Pradžia / Garsas / Sound
 

Claire M Singer: "The organ can produce such a wide range of colour/sound and when approaching the instrument, thinking of it more as a sound source rather than how it can be played conventionally, possibilities of timbre and texture are endless"

I was immensely impressed with the music of organist Claire M Singer, and since I am learning Scottish Gaelic, it has become even more interesting to talk to this Scottish musician. The interview was conducted on January 25, 2021.

Mindaugas Peleckis
2021 m. Kovo 05 d., 17:14
Skaityta: 56 k.
Claire M Singer. Photo by Martin Gray.
Claire M Singer. Photo by Martin Gray.

Claire M Singer is a composer and performer of acoustic and electronic music, film and installations. Known for her experimental approach to the organ her work draws inspiration from the dramatic landscape of her native Scotland, exploring rich harmonic textures and complex overtones that create ever-shifting melodic and rhythmic patterns disappearing almost as soon as they emerge. Her three critically acclaimed releases on Touch feature Singer playing both organ and cello (‘..each piece is timeless and genuinely magical’ – The Quietus). Performances include Queen Elizabeth Hall; Glasgow Cathedral; Tate Modern; Westerkerk opening for Low and the Barbican opening for Stars of the Lid. The Guardian wrote ‘Claire M Singer really knows how to wring the best out of this magnificent instrument, creating moments of sustained rapture’.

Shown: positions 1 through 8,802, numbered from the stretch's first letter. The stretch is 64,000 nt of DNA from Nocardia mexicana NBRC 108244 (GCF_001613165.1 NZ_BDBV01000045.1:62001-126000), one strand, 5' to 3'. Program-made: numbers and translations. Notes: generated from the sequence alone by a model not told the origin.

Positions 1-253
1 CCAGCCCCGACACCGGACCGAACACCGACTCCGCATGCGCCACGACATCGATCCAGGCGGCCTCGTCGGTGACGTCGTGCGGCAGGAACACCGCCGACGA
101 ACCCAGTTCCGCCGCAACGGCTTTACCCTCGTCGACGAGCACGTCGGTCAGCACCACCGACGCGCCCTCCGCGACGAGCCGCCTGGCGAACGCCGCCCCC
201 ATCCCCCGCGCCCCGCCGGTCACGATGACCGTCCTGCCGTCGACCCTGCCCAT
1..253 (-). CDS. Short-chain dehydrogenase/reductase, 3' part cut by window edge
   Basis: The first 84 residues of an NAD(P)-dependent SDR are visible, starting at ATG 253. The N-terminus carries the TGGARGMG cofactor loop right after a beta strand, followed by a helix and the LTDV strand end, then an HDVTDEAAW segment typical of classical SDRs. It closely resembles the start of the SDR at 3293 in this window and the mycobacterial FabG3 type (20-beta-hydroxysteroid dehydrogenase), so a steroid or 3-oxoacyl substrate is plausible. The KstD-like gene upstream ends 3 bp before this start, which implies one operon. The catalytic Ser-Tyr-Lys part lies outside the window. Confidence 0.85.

Awards include the Oram Award in 2017 for her innovation in sound and music and the Festival Castell de Peralada Award for best film score in 2019 (Tell It To The Bees). In 2020 her work Gleann Ciùin was nominated for an Ivor Novello Award, which was commissioned by the London Contemporary Orchestra. Recent projects include a collaboration with Chris Watson for organ, field recordings, orchestra and choir premiering at her festival Organ Reframed at Union Chapel in 2021.

Singer has been Music Director of the organ at the award-winning venue Union Chapel in Islington, London since 2012. In 2016 she founded the only festival of its kind in the UK, Organ Reframed, which focuses on commissioning and presenting innovative new experimental music, which re-imagines the organ for both artist and audience. Past commissions include Éliane Radigue, Low, Hildur Guðnadóttir and Adam Bryanbaum Wiltzie.

Claire M Singer really knows how to wring the best out of this magnificent instrument, creating moments of sustained rapture - The Guardian